A character who can see or sense things that others don’t – and interacting with those things – invokes that same feeling of being in (and coming out) of the closet. I guess for me, there’s nothing quite as queer as the idea of magic or telepathy or healing or any other ability based in “otherness.”

G: I just read above that you grew up a reader.  Can you tell us if there was anyone who inspired you to read and about your favorite books from childhood?  When did you decide to be a writer and were there any people in your life help lead you there?

‘N: Part of growing up a reader was imposed upon me by my parents. They believed that for every hour of mindless activity (read: watching television) I needed to have “paid up” with two hours of reading. There were times that was a frustration for me, but looking back it really did shape me into a reader. I also moved a lot when I was younger, so the reality was books were a constant companion where other kids were not.

The first book I can remember reading all by myself – and understanding – was “Danny the Champion of the World,” by Roald Dahl. There is a scene in the book where a large baby carriage is being used to smuggle unconscious pheasants (listen, it makes sense in the book, okay?) and they start to wake up, but there’s a baby in the carriage, too, so all these pheasants are bursting out from under the baby and flying away and I just lost it. I cried I was laughing so hard. That was the book, and the very scene, where I realized how much I loved reading. My love affair with all things Dahl – and any book that would make me laugh – began after that.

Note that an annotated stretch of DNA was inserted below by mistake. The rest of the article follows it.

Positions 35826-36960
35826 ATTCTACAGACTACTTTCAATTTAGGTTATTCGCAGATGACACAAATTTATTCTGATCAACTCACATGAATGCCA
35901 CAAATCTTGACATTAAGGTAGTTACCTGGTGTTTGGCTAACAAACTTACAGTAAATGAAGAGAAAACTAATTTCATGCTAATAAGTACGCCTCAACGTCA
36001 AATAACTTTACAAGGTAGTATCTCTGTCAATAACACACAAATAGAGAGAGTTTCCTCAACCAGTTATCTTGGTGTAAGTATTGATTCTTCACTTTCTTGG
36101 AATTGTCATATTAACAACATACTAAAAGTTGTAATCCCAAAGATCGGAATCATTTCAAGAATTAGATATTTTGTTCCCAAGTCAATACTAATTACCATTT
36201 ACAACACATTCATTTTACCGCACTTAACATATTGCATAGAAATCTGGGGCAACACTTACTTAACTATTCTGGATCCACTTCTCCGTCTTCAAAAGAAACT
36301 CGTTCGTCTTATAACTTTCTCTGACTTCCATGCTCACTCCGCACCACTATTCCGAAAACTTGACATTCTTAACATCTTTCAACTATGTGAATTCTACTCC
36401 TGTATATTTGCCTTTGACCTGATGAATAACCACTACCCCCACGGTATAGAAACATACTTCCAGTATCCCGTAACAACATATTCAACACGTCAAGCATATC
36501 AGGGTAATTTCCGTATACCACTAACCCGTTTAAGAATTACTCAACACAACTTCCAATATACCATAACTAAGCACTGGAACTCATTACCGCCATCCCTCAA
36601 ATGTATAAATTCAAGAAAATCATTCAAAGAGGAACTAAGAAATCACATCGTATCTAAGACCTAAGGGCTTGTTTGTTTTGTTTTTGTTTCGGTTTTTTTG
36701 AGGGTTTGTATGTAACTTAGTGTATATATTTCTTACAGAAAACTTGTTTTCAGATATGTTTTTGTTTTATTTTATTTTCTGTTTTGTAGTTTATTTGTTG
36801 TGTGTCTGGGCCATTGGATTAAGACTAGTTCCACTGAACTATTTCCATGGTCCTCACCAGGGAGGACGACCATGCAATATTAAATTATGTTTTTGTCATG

Writing sprung from my love of reading. I did a lot of it in high school, where I was lucky enough in two different high schools to have two amazing teachers work with me and offer guidance. I wrote almost non-stop while I was in high school, and then, when I came out (which was a familial disaster) and was on my own, it sort of dropped to the wayside while I managed to figure out rent and a job and part-time university.

I tried to get into a creative writing course in University, and the prof of the course said my sample writing was “trite and common.” By this point, I was working part-time at the bookstore, and I was very alone, young, and angry enough about pretty much everything to have a snarky comeback on the tip of my tongue at all times. I told him his criticism was very comforting, since I knew how well trite and common books sold. He wasn’t amused. I didn’t get into the course.